Prospective developers of almost 290 acres in the Maple-Ayer-Klein-Transit roads section of Amherst are willing to discuss preserving some of the land as public green space, their attorney maintained Thursday.
However, some of the demands made by project opponents at recent meetings have been "ridiculous," and would never hold up in court if the town tried to impose them, said Jeffery D. Palumbo, lawyer for DRT Development Co., Tesmer Builders and Cimato Brothers Inc.
"We are willing to meet with the town on the open space requirements and/or the veterans park mentioned" in a statement several weeks ago by Amherst Supervisor Daniel J. Ward, Palumbo said.
"However, the supervisor has thus far been unwilling to give us specifics about his proposal," Palumbo said. Ward, who opposes the huge project, was unavailable to comment Thursday afternoon.
Some project opponents have called for the developers to donate anywhere from 45 to 100 acres of the site as open space.
"That is just not going to happen" with land as expensive as it is in Amherst, Palumbo said.
Records indicate the developers bought 253 acres of the 288-acre site between 1988 and 1990 at a total cost of more than $3.8 million, or an average of more than $15,000 an acre. Parcels intended for commercial use command values up to $100,000 an acre and more, officials said.
The three developers -- Tesmer, DRT and Cimato -- are not business partners in the project, but developers who happen to own adjoining parcels of land.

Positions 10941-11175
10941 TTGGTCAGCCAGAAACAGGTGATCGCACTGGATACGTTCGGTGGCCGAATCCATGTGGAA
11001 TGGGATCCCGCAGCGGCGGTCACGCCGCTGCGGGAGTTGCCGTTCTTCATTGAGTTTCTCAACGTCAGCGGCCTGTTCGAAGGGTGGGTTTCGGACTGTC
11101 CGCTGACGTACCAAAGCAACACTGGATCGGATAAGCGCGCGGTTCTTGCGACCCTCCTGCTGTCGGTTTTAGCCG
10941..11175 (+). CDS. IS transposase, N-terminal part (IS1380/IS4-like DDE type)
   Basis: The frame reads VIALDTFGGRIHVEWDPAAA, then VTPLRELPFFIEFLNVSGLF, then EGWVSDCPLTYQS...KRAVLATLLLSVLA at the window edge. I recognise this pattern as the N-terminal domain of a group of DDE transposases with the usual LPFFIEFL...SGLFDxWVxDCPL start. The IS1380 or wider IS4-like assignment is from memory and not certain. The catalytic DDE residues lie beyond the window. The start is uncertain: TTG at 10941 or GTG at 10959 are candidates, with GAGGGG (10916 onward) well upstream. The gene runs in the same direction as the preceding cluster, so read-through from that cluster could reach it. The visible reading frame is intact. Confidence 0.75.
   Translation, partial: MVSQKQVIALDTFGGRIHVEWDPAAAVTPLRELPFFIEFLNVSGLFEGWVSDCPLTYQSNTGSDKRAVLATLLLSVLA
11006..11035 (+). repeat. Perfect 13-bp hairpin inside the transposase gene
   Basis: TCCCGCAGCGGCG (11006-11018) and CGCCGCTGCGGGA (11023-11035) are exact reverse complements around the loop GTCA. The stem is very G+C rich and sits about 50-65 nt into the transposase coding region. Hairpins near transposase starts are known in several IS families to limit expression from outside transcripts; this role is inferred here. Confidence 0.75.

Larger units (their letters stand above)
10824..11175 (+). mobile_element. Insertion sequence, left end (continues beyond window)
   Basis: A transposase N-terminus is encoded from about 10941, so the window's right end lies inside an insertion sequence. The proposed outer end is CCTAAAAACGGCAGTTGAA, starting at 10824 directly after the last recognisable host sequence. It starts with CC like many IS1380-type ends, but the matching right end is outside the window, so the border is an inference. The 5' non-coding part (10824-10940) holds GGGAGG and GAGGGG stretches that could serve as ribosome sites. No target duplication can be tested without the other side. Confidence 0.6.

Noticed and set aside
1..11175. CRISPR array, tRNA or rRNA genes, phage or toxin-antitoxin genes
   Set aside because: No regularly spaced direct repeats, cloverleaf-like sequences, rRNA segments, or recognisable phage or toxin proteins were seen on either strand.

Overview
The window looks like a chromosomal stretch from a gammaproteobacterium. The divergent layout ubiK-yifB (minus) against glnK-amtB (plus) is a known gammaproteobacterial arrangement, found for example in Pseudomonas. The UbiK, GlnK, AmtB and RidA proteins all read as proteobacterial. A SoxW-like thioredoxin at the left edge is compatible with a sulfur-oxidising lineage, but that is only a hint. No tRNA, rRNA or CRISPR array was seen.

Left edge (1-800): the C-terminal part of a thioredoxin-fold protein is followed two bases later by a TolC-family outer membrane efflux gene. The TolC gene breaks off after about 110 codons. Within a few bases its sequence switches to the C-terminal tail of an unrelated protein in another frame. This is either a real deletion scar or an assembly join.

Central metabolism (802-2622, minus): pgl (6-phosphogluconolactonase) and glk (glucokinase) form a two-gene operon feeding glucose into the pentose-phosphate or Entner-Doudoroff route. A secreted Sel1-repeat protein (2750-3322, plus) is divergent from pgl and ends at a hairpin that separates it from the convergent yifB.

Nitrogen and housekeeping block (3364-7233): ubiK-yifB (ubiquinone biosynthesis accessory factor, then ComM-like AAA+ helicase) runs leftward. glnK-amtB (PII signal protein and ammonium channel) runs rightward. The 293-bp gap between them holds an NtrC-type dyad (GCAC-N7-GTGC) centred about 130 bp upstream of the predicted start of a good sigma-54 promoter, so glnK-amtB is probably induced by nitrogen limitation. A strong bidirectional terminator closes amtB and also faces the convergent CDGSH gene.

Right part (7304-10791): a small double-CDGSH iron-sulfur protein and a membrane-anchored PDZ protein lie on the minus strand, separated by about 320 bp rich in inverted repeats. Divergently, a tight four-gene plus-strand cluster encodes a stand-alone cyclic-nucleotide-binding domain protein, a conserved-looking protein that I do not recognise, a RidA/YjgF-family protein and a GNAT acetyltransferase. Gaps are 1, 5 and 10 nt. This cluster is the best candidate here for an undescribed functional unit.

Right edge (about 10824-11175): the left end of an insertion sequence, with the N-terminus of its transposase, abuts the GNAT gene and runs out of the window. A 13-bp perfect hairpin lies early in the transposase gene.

State Environmental Quality Review Act procedures "require the town to consider cumulative impacts on contiguous parcels," Palumbo said in explaining what brought the three together.
If each developer had submitted his project separately, "there would have had to have been three (environmental impact studies) and probably a lot of duplication of work," he noted.
Palumbo pointed out that when project critics demand the donation of anywhere from 45 to 100 acres of upland forest in return for approval for developing the balance of the acreage, they are demanding that one of the developers surrender substantial portions of his land for nothing so that the other two developers may develop their property. The attractive 100-acre upland forest behind homes on the south side of Klein, between Ayer and Transit, in 1988 received one of the highest priority ratings in the town in a "Amherst Open Space Acquisition Plan" by a Rochester-based team of consultants. The study cost the town $40,000.
However, by the time the so-called Larson Report was made public -- June of 1988 -- developers had already filed a loosely defined proposal to build several hundred dwellings, stores and shops in the 300-acre area in which the forest is located.
The 100-acre forest that the consultants felt was so important to preserve was described this way in their report:
"Located in a rapidly developing area of the town and has excellent access from Klein Road and Transit Road. Contains tree stands of varying ages, including several beautiful 15- to 25-year-old stands of pines and hardwoods.
"The topography is rolling rather than flat and borders on a major drainage channel. Offers excellent opportunities for both active and passive recreation. Also offers linkage possibilities with Bassett Park and Williamsville East High School."